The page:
Place fries on a large plate and top with cheese and gravy. Heat in preheated oven for about 5 minutes at 400 degrees just until cheese starts to melt. Do not completely melt cheese. It should still have it's shape, it should just be soft. Serve hot.

Gravy recipe adapted from epicurious.com

Saturday, July 23, 2011

Summertime Sweet Treats: Berry Cobbler

Summertime makes me yearn for fresh fruits and vegetables in all shapes and forms. As we all well know, I'm not much of a baker or dessert maker, but I've been wanting to make a cobbler for quite some time. A couple years ago we went to dinner at a friends house and she threw together a delicious berry cobbler for desert. She assured me that it was really easy and so, only about 3 years later, I finally got around to trying out my own cobbler. I found a recipe on epicurious.com that looked easy enough and the topping (the "baking" part) involved just a few simple steps thus I figured there was no way in H-E-double-hockey-sticks that I could mess it up! And lucky for us... I did not! It was incredibly easy and incredibly delicious.

Mixed Berry Cobbler

1 cup plus 1 tsp packed brown sugar
 2 1/2 tbsp cornstarch
2 3/4 lb mixed berries (I used blueberries, raspberries, and blackberries)
2 cups flour
2 tsp baking powder
1/2 tsp salt
1 1/2 sticks cold unsalted butter, cut into pieces
3/4 cup whole milk
1 tsp granulated sugar

Preheat oven to 425 degrees. Stir together 1 cup brown sugar and cornstarch in a large bowl. Add berries and toss to coat. Transfer to a shallow baking dish and bake until hot, about 12 minutes.

Meanwhile, whisk together flour, baking powder, and salt in a medium bowl. Add butter and blend with your fingertips or a pastry blender until mixture resembles coarse meal with some roughly pea size butter lumps. Add milk and stir just until dough comes together.

Remove baking dish from oven and drop large tablespoons of dough onto hot berry mixture. Stir together remaining teaspoon brown sugar and granulated sugar. Sprinkle sugars over dough and bake cobbler until topping is golden, 25 to 30 minutes. Remove from oven and cool about 20 minutes. Serve warm.

Sunday, July 17, 2011

Concert in the Park... at the Farmhouse

Last weekend the hubs and I had the pleasure of hosting a little food and wine tasting party at our house. We weren't really sure what to expect as we had absolutely no part in the planning and really just provided the venue but I have to say I was very pleasantly surprised with the turnout. We ended up having a little over 70 guests with lots of different folks from the Princeton area. We got to spend time with family members and got to know some new friends. There was awesome live bluegrass, delicious food prepared with all local ingredients by some amazing local chefs, and lots of wine flowing all night! The event was a huge success and I'm so happy that we got to host it! I was not the chef at this event and thus I don't have any recipes to share but I do have lots of photos. I can't wait for the next dinner on the farm and hope that this will not be the last concert in the park at the farmhouse!

The set up...

 The party...

 The Bluegrass...

 The food...

Grilled Corn, Panzanella Salad, Spicy Slaw, Kale Salad, Truffled Potato Salad

 BBQ Pulled Pork


 Fried Bay Shrimp

 Blackened Catfish

The happy hosts... (Don't mind the hubs. He always looks this excited when he's really happy!)

Wednesday, July 6, 2011

Inspired by a Top Chef: Grilled Octopus salad with Lemon-Pistachio Vinaigrette

A couple weekends ago the hubs and I had the chance to spend a very short 2 days in Chicago. The hubs was headed there for business and his company was kind enough to get us a room starting Friday night so we could spend the weekend in the windy city. Maybe it's because we haven't had a little getaway in quite some time or maybe it's just because Chicago is a fabulous city but either way, we had an amazing time! It reminded me of how much I miss city life. Don't get me wrong, I much prefer to live in the country but in our last home in Cali we had the best of both worlds. We were only 15 minutes outside of San Fran but lived in the quiet suburban town of Mill Valley in a house in the woods on one of the many beautiful hills of Mt. Tamalpais... deemed by some of my friends as a tree house. Since I worked in the city I still experienced city life, more importantly city food, daily but was able to escape as much as we wanted or as little as we wanted every weekend. We still have the luxury of being near a city here in Jersey but since the commute is not quite as easy and it takes a lot longer we don't venture into New York all that often. It's been a couple months since I was last in NYC so our quick trip to Chicago was a much needed dose of city life.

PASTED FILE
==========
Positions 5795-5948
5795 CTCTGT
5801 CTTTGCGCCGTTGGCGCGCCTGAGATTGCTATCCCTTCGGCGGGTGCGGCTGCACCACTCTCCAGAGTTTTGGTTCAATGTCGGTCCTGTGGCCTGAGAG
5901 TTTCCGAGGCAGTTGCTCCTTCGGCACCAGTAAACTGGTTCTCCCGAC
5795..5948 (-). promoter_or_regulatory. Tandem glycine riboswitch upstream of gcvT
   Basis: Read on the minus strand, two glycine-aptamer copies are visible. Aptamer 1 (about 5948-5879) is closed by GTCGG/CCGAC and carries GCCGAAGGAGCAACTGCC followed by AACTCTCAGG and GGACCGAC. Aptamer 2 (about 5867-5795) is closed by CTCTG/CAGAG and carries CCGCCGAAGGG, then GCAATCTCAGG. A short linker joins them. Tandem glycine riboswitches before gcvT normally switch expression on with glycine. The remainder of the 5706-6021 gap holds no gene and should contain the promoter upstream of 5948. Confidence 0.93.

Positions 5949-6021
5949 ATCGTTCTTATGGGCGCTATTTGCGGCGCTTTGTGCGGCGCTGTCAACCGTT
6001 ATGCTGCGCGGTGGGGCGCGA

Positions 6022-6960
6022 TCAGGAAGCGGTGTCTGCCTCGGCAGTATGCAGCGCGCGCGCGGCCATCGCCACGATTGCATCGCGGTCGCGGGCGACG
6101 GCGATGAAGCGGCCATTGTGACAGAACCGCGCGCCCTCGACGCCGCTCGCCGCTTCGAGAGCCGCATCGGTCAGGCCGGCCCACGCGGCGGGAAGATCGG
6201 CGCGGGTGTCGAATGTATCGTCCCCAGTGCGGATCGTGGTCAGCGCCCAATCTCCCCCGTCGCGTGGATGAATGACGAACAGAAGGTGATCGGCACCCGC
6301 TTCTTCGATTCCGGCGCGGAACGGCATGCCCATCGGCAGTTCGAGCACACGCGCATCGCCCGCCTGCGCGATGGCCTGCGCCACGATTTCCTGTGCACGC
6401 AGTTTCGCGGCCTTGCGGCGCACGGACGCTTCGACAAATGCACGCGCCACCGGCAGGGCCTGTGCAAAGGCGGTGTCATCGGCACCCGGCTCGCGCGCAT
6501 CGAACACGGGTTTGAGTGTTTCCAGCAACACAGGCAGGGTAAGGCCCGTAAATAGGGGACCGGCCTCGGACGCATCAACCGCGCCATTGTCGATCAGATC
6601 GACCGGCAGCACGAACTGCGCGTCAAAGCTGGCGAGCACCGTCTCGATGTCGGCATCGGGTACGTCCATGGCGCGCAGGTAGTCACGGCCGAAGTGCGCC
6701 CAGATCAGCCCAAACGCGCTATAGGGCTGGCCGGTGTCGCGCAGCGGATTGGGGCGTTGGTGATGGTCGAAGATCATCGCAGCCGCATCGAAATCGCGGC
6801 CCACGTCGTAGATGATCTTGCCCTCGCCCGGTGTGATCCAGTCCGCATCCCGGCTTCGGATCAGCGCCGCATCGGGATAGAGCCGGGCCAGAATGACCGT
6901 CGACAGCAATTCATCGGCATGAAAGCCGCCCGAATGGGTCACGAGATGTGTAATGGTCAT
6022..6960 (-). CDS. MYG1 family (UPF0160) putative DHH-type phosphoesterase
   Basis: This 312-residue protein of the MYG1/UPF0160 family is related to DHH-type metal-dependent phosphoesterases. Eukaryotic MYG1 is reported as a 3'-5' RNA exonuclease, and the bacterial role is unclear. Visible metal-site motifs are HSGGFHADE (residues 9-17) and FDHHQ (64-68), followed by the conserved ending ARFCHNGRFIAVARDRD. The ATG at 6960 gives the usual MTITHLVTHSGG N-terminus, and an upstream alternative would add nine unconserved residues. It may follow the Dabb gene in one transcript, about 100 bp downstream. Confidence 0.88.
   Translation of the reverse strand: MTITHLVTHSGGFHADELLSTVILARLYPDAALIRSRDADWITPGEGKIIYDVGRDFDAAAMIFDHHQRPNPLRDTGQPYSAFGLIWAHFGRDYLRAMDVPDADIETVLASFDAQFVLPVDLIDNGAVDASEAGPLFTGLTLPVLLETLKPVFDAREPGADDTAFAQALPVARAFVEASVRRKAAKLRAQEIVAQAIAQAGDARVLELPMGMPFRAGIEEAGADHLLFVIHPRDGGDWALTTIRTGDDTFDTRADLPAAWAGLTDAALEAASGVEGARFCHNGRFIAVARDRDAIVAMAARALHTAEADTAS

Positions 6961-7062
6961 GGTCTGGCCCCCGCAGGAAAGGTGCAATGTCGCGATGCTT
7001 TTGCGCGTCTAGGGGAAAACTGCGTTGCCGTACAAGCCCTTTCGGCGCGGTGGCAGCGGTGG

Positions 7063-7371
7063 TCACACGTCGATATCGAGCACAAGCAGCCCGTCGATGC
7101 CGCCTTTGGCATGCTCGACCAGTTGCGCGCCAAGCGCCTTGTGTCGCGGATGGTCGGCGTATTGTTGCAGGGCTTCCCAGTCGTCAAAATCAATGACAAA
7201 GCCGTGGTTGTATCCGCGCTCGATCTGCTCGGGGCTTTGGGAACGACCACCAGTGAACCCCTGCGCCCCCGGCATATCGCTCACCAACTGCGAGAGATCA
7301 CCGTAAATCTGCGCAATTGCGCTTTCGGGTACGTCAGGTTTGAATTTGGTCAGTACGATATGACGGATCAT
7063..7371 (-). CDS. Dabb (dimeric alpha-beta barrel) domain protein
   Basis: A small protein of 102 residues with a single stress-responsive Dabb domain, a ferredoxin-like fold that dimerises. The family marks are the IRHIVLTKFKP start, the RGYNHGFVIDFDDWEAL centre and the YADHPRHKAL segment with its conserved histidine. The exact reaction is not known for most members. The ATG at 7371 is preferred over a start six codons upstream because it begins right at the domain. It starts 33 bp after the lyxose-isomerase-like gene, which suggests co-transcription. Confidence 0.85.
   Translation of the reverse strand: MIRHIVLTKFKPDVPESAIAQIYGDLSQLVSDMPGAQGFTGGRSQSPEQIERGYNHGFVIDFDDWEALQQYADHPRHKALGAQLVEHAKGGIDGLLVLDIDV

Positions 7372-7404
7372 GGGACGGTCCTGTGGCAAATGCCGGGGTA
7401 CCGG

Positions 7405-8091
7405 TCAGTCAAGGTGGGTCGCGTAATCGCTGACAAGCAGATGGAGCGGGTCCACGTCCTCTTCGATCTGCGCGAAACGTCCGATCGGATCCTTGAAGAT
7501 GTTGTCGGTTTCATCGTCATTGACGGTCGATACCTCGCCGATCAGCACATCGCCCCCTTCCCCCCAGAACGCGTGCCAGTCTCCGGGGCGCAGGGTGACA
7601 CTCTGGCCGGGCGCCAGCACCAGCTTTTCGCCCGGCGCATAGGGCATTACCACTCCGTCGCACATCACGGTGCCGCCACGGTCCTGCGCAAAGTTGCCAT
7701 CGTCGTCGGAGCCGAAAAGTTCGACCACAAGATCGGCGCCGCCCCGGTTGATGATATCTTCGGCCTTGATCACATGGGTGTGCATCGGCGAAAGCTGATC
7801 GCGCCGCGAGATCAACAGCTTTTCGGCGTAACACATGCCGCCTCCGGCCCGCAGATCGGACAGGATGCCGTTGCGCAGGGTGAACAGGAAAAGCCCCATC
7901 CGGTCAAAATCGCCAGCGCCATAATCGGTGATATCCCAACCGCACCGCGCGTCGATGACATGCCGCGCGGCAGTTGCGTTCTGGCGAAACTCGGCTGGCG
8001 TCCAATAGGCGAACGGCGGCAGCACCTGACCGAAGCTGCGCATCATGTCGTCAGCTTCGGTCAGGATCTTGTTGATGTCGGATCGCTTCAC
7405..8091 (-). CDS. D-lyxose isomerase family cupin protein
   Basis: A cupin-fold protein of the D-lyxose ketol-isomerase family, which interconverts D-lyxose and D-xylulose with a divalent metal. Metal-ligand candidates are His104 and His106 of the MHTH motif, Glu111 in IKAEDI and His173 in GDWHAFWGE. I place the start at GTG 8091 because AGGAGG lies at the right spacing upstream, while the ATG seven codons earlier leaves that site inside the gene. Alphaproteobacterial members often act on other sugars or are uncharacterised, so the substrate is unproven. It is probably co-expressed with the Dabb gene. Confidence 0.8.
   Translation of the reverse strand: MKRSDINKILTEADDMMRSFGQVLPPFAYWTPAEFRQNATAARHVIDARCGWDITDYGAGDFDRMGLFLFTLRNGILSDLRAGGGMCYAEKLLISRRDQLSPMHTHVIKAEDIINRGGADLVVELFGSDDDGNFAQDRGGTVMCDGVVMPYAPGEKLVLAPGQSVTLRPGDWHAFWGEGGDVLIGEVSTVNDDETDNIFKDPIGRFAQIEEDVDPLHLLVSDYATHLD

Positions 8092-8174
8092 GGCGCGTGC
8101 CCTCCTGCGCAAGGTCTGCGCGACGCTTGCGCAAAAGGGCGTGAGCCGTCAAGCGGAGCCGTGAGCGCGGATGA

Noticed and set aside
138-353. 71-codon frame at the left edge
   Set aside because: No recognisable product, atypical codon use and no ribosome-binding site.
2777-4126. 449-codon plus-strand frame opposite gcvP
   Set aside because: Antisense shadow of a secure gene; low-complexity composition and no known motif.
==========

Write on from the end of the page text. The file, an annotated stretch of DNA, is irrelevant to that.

We had very little time, arriving late Friday night and leaving early afternoon on Sunday so on Saturday we tramped all over Chicago. We checked out Lake Michigan, ventured to a street fair on Randolph Street, enjoyed a little baseball action just outside of Wrigley field, had a very creative dinner, and finally ended the night at a speak easy called the Violet Lounge. Chicago is such a cool city. It is really beautiful with the Chicago river running through it and all of the old architecture. It also has a pretty great food scene and as you can imagine, one of our goals for the weekend was to seek out a really great dinner. Initially we had planned to go to an old school steakhouse but after a little more thought I was craving something a little different. After some research I found that Top Chef Season 2 winner, Stephanie Izard, owned a restaurant in Chicago called Girl and the Goat. The menu looked really interesting, really creative, and really good. We decided to go for it even though we didn't have a reservation (apparently it takes months to get a table there but we went early and only waited about 20 minutes) and it was the best decision of the weekend! We had quite a few different dishes: sauteed green beans with a fish sauce vinaigrette, hiramasa crudo with crisp pork belly, crisp calamari with rabbit ravioli, wood oven roasted pig face with sunny side egg, a goat belly dish, and finally the highlight of the meal which was actually a mistake- grilled baby octopus with a pistachio lemon vinaigrette. Lucky for us the kitchen made this dish accidentally for another table and apparently we looked like we would be happy to take it... which we were.